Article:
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Riley v. California
On August 30, 2013, Constitutional Accountability Center filed an amicus curiae brief in the Supreme Court in support of the Petition for a Writ of Certiorari in David Leon Riley v. State of California, a case with important implications for the scope of the Fourth Amendment’s protections against unreasonable searches and seizures. At issue in Riley is whether, and under what circumstances, the police may conduct a warrantless search of a person’s cell phone upon that person’s arrest. When petitioner David Riley was arrested, police officers seized his cell phone and performed two separate searches of the phone in the absence of a warrant and exigent circumstances, first at the scene of the arrest and then hours later at the police station. The California Court of Appeal affirmed the trial court’s decision to uphold the searches.
In our brief, we urge the Supreme Court to grant certiorari – to agree to hear the case – and to hold that such warrantless searches fundamentally contradict constitutional text and history. The Fourth Amendment broadly protects against “unreasonable searches and seizures,” and also provides that warrants that do not specifically describe the place to be searched, or the persons or things to be seized, should not be issued. When the Framers adopted the Fourth Amendment, they were responding, in large part, to the British use of “general warrants” and “writs of assistance.” These writs and warrants lacked any specificity about the people or items to be searched and were not predicated on any individualized suspicion. Essentially unlimited in scope, these warrants and writs provided the officers executing them virtually unfettered discretion to engage in broad searches of a person’s home and the personal papers and effects in that home. As we detail in our brief, the Framers drafted the text of the Fourth Amendment in order to protect citizens against such broad, generalized searches, and to strip the government of the arbitrary power to rifle through a person’s belongings in the hope of finding something incriminating.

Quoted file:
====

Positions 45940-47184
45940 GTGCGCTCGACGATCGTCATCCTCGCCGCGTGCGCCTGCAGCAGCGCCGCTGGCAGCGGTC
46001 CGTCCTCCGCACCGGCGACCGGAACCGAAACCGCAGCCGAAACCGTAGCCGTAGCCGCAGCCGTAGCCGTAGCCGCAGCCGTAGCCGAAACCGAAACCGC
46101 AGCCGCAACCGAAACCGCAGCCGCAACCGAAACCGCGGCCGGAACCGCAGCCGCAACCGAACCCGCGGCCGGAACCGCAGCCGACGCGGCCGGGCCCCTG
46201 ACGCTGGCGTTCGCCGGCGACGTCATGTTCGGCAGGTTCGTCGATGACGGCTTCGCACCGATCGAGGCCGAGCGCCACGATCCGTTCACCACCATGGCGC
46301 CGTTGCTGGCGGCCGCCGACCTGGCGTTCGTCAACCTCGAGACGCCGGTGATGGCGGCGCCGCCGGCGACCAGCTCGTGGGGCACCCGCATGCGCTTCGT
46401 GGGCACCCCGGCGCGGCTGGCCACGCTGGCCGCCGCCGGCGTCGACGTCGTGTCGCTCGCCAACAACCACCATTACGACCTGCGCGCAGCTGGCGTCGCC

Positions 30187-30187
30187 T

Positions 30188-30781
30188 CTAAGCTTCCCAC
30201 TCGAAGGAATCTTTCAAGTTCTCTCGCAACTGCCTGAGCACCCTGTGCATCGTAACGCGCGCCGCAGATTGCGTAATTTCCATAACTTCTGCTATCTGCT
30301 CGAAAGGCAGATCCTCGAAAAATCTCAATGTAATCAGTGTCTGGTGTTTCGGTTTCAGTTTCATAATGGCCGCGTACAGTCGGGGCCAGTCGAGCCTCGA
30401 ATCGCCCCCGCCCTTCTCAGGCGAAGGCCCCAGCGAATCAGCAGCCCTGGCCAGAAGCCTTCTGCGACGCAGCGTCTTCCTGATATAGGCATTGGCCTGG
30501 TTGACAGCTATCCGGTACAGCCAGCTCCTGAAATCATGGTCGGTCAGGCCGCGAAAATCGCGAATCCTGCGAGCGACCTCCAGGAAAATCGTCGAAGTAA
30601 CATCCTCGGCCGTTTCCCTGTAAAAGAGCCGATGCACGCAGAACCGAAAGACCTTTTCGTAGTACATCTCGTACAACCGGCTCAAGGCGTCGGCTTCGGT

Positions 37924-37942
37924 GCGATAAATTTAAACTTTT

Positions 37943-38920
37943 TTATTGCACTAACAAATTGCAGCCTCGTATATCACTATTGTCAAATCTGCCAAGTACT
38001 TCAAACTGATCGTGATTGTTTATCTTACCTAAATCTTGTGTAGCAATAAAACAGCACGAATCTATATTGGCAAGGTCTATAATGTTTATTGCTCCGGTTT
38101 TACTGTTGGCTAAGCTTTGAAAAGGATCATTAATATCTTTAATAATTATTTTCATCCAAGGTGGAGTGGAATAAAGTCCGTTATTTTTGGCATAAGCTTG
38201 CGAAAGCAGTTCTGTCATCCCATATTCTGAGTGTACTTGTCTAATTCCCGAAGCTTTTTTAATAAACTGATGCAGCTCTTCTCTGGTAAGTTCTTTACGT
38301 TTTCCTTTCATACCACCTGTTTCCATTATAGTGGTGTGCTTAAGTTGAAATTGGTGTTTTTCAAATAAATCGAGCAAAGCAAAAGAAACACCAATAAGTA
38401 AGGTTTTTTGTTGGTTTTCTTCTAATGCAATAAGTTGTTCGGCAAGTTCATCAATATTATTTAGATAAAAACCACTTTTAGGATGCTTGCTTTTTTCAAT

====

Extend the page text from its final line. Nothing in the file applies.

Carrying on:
The practice permitted by the lower courts in Riley plainly violates this fundamental Fourth Amendment precept. Although the police may sometimes conduct warrantless searches after a lawful arrest, the traditional justifications for such searches were not present in Riley’s case. Moreover, because modern cell phones generally contain vast stores of information, including private communications and photographs, the intrusion into an individual’s privacy when police rummage through the contents of a smart phone is substantial. By permitting law enforcement officers to look through the contents of an arrestee’s cell phone without a warrant and in the absence of recognized exigent circumstances, the decision by the state court in this case invites the police to engage in the same sort of generalized searches that the Framers despised—and adopted the Fourth Amendment to prevent.
It is expected that the Supreme Court will decide whether to hear Riley after it convenes for the start of its October 2013 Term.